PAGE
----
"The 'injury' required to prove a medical monitoring claim is a 'significantly increased risk of contracting a particular disease relative to what would be the case in the absence of exposure,'" Keenan wrote. "A plaintiff seeking medical monitoring as an element of damages for a traditional common law tort must still prove the required elements of that tort to obtain medical monitoring relief."
C8 is another name for ammonium perfluorooctanoate, or PFOA. DuPont used the chemical for decades at its Washington Works plant south of Parkersburg. C8 is a processing agent used to make Teflon and other nonstick products, oil-resistant paper packaging and stain-resistant textiles.
Evidence is mounting about C8's harmful effects, but federal regulatory agencies have yet to set a safe standard for emissions or human exposure.
In September 2004, DuPont agreed to a $107.6 million settlement with residents of communities around Parkersburg. The money is funding two major studies of C8's impacts, and DuPont also installed water treatment systems for those communities.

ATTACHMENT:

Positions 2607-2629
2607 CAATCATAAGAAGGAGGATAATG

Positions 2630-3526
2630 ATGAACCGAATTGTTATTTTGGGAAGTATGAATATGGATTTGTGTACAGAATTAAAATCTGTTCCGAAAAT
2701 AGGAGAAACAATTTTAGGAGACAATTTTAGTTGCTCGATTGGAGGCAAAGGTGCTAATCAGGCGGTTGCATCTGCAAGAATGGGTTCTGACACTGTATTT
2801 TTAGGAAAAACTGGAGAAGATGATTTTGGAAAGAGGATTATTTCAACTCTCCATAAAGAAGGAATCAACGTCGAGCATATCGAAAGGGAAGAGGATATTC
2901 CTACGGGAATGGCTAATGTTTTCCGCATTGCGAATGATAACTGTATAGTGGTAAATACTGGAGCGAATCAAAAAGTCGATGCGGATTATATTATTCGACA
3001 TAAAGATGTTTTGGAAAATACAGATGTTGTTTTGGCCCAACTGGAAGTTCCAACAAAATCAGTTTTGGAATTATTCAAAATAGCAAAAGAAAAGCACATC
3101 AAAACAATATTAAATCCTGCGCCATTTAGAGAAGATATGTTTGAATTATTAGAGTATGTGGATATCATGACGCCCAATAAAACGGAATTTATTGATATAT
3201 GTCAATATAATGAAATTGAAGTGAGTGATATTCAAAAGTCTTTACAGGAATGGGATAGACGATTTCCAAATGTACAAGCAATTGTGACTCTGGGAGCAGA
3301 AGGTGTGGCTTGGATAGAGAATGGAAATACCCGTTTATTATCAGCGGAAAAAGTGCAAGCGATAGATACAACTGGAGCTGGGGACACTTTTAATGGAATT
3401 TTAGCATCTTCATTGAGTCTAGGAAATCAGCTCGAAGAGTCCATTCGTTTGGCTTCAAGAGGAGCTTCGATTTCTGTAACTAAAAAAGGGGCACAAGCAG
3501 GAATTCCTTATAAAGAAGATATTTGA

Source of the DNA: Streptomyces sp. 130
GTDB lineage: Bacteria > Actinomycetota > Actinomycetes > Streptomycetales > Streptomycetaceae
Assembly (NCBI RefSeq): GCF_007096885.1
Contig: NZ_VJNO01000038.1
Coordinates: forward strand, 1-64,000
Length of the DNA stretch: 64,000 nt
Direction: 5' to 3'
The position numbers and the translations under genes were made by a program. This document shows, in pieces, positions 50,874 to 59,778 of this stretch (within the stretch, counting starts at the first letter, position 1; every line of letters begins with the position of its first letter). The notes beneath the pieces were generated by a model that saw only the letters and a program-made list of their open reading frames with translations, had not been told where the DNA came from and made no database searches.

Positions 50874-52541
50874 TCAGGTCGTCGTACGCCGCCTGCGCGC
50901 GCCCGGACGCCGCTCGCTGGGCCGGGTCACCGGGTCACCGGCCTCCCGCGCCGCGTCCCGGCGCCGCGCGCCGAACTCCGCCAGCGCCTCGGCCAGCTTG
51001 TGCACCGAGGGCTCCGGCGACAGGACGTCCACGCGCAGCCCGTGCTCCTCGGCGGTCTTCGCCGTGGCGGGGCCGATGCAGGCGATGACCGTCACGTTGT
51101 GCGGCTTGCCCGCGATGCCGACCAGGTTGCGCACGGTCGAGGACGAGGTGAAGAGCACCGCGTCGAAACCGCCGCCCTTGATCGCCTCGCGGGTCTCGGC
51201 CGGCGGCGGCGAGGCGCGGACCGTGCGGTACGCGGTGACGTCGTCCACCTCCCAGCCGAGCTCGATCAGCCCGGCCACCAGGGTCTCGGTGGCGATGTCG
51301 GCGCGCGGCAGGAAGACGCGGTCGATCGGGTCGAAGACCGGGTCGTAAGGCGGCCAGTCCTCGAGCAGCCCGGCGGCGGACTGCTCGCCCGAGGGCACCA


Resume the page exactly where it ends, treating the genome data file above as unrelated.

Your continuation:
At the time of that settlement, C8 had not been found in the Parkersburg city water. Later, C8 was detected there and a follow-up case was filed. The previous suit was in state court, but the follow-up case was in federal court because of a 2005 law that mandated proposed class actions involving significant amounts of money or parties from different states be in federal courts.
In New Jersey, a federal judge has allowed two similar cases against DuPont to proceed, and the company agreed to an $8.3 million settlement that will fund water filters for residents near the DuPont Chambers Workers plant.
Reach Ken Ward Jr. at kw...@wvgazette.com or 304-348-1702.